Wait, I think I've figured out why it sickens me so. There already is hair in the esophagus…hell, all the way down the gastrointestinal tact! Cilia – tiny little cellular hairs in their tiny little follicles that move food through the gut. There's something uncanny about them. They move on their own accord, like an inside-out caterpillar. Maybe they don't want to be pall bearers to their own kind. Maybe they don't like the competition. Yeah, that's it.


A Handful of Hoaxes

Telegrams to the Afterlife

Cemetery Theme Park

Evil Villain Outfitters

The Most Anal-Retentive Collection Ever


I'm very happy to announce that my next horror novel, entitled Play Dead, will be published in a very special hardcover from the same folks who brought you my flash fiction collection, 100 Jolts: Shockingly Short Stories. Play Dead is a twisted story about pathological gamblers who play poker with photographs of their murder victims. Physically structured like a deck of chapters, with 52 chapters, four “suits” (parts) and even a joker or two thrown in the mix, Play Dead is a very different book – which makes it perfect for Raw Dog Screaming Press' “Grim Grimoire” line of sculpture-bound books. Sculpture-bound? That's right: a limited run of 106 hardcover copies (i.e., 2 “decks”) will have amazing covers made of hand-crafted resin. Each copy will come with a custom-drawn deck of cards, too – plus one original card to be signed and inserted into each copy. This is truly a novel novel! RDSP's first “Grim Grimoire” – Jeffrey Thomas' book, Everybody Scream, sold out in 36 hours. Play Dead will also appear in unlimited regular hardcopy editions. Raw Dog is planning several poker competitions at conventions next year to support the book.

Play Dead is slotted for a mid-2005 release. I'll keep you updated. For now, “roll over” to Raw Dog's web site for more information and some way cool photos of Thomas' first Grimoire or to read more about this wonderful book.

If you love flash fiction as much as I do, then you probably already subscribe to the free FlashShot Daily service, which delivers a new short-short of science fiction, fantasy, or horror every day to your inbox. If not, I highly recommend it for your daily dose of the strange. Ten of my contributions to FlashShot appear in the new FlashShot Anthology, which collects the first year of the digest in one volume. It's available NOW as an e-book from Fictionwise and a print edition will soon be available at Shocklines Bookstore, if not directly from CyberPulp Publishing's media providing service at

Fictionwise E-book:

CyberPulp Books at Shocklines

CyberPulp at Lulu:

Free Subscription to FlashShot:

+ SMALL BITES TO BENEFIT CHARLES L. GRANT Another new flash horror fiction anthology, Small Bites, is a charity book being put together in order to benefit the masterful dark fantasy writer Charles L. Grant, who is suffering from chronic pulmonary disease. All the stories in Small Bites are not only under 500 words – they also all involve teeth or eating or mouths in some weird way. My contribution, “Screwy Louis,” will appear in the book alongside writers like Matthew Costello, F. Paul Wilson, Mark McLaughlin, Jeff Strand and about 100 more!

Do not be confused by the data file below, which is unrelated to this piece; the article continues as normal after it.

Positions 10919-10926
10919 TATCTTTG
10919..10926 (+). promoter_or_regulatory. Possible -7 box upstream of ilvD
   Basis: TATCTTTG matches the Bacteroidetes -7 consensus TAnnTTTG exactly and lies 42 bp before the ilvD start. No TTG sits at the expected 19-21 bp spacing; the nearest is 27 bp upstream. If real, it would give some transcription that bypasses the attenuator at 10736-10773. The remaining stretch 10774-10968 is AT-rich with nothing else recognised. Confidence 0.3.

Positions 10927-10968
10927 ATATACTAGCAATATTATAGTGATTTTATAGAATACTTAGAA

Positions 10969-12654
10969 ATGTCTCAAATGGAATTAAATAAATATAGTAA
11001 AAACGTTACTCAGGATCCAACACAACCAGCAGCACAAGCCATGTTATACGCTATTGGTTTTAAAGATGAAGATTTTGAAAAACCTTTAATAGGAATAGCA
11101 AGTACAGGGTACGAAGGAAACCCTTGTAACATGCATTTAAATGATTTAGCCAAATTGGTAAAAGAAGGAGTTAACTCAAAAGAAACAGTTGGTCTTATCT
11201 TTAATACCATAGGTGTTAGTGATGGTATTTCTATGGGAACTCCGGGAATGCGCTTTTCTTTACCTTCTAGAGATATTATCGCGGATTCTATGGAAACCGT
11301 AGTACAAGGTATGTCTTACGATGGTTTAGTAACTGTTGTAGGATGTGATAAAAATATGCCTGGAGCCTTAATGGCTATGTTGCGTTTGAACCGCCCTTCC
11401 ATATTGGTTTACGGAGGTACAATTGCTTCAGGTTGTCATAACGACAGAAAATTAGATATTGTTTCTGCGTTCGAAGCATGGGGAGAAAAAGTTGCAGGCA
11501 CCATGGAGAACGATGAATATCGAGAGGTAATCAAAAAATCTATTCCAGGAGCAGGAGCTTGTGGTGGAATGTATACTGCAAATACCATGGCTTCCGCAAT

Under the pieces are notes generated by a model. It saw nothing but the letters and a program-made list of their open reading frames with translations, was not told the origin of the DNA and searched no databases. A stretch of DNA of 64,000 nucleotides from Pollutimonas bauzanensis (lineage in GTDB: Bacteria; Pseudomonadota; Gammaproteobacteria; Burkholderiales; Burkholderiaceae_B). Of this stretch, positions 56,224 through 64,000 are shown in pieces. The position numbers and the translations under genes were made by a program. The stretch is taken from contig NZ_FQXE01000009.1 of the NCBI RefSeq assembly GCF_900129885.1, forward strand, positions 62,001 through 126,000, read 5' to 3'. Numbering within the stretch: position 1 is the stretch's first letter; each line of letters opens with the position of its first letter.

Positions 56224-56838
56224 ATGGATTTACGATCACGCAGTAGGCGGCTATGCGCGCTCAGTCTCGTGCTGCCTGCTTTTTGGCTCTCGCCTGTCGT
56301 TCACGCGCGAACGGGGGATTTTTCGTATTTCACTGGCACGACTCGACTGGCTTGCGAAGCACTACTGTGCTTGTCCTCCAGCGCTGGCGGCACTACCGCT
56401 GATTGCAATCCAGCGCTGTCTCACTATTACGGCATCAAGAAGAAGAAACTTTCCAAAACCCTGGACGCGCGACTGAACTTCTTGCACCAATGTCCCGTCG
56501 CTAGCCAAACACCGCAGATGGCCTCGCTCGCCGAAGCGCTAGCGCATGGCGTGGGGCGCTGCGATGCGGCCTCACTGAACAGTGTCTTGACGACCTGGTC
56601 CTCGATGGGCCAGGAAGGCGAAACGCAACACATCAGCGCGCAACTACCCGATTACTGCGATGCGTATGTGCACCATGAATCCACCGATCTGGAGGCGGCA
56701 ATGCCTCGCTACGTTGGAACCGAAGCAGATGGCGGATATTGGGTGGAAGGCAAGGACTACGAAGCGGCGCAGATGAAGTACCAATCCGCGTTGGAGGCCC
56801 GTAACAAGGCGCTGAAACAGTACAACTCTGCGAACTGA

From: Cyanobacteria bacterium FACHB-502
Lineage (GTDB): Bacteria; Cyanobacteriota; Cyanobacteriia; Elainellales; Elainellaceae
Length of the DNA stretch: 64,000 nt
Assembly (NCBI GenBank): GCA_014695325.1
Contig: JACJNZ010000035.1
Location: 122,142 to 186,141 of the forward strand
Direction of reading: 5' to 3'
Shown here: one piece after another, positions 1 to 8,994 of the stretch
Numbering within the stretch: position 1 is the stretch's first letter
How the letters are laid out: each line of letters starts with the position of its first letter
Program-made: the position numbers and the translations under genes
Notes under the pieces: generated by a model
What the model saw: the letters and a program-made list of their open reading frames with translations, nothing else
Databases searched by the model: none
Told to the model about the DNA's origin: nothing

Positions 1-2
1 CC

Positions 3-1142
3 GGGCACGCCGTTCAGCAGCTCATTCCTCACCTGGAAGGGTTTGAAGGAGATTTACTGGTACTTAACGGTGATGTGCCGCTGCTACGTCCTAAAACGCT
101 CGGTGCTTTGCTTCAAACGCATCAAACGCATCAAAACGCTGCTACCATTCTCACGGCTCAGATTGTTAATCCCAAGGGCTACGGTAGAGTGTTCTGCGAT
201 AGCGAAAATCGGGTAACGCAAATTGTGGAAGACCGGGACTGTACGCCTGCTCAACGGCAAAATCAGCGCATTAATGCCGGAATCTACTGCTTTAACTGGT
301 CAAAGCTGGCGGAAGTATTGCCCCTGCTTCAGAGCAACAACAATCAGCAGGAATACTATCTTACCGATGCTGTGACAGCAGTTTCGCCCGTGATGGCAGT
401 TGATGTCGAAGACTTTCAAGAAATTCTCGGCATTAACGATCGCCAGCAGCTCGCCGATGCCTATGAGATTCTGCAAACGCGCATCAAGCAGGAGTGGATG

Small Bites homepage:

Fresh Air Fund for Charlie Grant:

My Stoker Award-winning first novel, Grave Markings: The Tenth Anniversary Edition has now SOLD OUT from the publisher (Delirium Books) in all editions. Last month I offered to sell a few of the extra signed/limited hardcovers I had on hand, and I appreciate those of you who took advantage. I still have a few left, If interested. PayPal $75 to (or inquire about other payment methods) and I'll: 1) personalize your book with an Arnzen “freestyle tattoo” drawing on the page facing the signing page, 2) include a FREE signed copy of my trade paperback short story collection, Fluid Mosaic (which is soon going out of print); 3) add a BONUS signed cover flat of the Dell/Abyss paperback original from 1994; and 4) include the postage. What a deal! This deal is limited to three copies, so first come, first served.


Fluid Mosaic:

Sign up for PayPal:

You should all pick up the just published collection, The Year's Best Fantasy & Horror XVII, edited by Ellen Datlow, Gavin Grant, and Kelly Link. And not just because my poem (from Bare Bone #4) received Honorable Mention in the back. It continues to be one of the best collections of horror fiction published every year, and it's thicker than a log, so you get a lot of contemporary classics for the price of admission.

If you missed it last time, I thought I'd let folks know that “What Corrupted Me” – an autobiographical reflection on how my morbid curiosity and taste for horror fiction developed – is up at the Really Scary website.


+ Do something truly nasty with a liposuction device.

+ Kill a overly nice person with kindness.

+ Write about a character who is literally “trying to keep his head straight.”

Instigation is a WEEKLY department in Hellnotes newsletter: You can also buy collections of prompts for chump change at The Sickolodeon:

If you publish something instigated by this department, let me know at and I'll mention it here! Or if you're bold (and willing to forfeit electronic rights), post your response to a prompt at the new Goreletter weblog by clicking on the word “comments” underneath the “Instigation” section at: